Mannix Flynn, Independent councillor in Dublin City Council, sat with his legs dangling over a window ledge at City Hall this afternoon, waving a placard which bore the message, 'Disband the Artane Band'.
The Journal.ie report that several other protesters arrived with similar placards and stood on pavement below.
His call to disband the Artane Band indicates a hardening of his position in the last while. Last month, he tabled a motion at Dublin City Council demanding that the band be renamed.
The band's general manager Keith Kelly told the Journal.ie last month that the band wouldn't be changing its name, saying that the band is named after the community from which it springs.
Flynn wrote on his blog today, outlining why he is calling for the band to be disbanded.
It is no longer appropriate, with what we now know, about residential institutional child abuse at St Josephs Artane, that this band, should be still in existence, wearing the uniform of that institution – St Josephs Industrial School Artane, and making statements that they are proud of their history when in actual fact, the vast part of that history was engulfed in horrendous human rights breaches upon children, including child sex abuse at St Josephs Industrial school, Artane, where the band was founded.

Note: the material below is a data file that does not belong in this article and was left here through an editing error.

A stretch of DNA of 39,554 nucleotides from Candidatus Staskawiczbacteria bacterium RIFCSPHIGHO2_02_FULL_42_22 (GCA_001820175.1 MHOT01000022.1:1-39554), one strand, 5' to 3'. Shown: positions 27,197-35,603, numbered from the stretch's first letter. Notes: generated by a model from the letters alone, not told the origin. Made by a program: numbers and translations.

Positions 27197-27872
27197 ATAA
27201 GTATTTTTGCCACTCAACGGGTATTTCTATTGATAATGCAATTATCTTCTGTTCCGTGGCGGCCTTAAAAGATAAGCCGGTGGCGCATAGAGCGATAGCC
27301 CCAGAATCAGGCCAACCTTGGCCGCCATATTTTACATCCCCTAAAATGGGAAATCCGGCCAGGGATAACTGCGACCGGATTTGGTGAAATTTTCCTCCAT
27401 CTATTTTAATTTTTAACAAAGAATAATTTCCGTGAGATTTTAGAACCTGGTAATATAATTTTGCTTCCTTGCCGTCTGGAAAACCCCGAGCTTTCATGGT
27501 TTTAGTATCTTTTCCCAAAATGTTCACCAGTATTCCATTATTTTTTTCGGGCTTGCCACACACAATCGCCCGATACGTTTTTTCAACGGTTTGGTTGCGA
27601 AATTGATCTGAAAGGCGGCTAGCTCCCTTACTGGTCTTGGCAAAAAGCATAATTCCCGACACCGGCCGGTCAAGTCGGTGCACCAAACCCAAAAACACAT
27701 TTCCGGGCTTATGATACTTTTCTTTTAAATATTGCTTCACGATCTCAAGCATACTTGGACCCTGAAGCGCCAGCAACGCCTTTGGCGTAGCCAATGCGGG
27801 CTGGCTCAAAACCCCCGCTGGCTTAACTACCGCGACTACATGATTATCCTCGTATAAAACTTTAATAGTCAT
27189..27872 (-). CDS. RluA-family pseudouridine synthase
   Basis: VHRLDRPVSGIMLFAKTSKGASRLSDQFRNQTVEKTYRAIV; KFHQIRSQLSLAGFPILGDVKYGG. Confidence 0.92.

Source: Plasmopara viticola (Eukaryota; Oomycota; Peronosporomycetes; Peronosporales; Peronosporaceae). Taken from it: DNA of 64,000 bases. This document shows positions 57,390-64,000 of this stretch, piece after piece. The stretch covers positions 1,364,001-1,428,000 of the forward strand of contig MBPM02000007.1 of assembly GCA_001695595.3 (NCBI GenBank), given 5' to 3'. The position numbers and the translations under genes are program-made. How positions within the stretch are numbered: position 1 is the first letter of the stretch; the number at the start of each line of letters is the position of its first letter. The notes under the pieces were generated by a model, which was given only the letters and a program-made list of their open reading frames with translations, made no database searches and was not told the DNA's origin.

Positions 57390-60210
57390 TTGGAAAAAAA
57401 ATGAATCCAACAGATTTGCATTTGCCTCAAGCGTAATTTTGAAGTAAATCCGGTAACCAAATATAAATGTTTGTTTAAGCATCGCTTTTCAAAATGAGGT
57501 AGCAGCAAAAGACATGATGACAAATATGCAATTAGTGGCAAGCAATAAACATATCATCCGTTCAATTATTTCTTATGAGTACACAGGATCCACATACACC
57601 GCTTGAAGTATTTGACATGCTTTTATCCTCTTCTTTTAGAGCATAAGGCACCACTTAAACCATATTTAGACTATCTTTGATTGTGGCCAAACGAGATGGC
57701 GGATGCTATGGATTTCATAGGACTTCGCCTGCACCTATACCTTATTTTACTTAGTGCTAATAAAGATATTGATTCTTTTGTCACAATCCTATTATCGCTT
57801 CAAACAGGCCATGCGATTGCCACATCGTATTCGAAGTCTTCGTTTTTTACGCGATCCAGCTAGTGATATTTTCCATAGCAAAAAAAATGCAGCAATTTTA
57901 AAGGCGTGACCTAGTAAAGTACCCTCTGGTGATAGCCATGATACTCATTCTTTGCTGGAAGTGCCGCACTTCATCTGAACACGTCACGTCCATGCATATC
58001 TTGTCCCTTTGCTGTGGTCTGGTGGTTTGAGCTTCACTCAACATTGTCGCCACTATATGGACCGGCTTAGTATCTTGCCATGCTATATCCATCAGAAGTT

Flynn, himself a survivor of abuse in childhood, said that those who suffered in this institution and others like it, "should not have to endure the ordeal of this band in that uniform, parading around Croke Park, or any other public place."
Diarmuid Ferriter has written that the band first performed for the GAA back in 1886. Ironically, in spite of this nationalistic association, their first ever performance was for the Prince of Wales.
Indeed, the band has already undergone a name change. Many still refer to it as 'The Artane Boys Band', oblivious to the fact that it removed the word "boys" from the name some years ago.
In his memoir, Gene Kerrigan wrote that when growing up in Dublin in the 1950s, the Artane industrial school was "a byword for fear."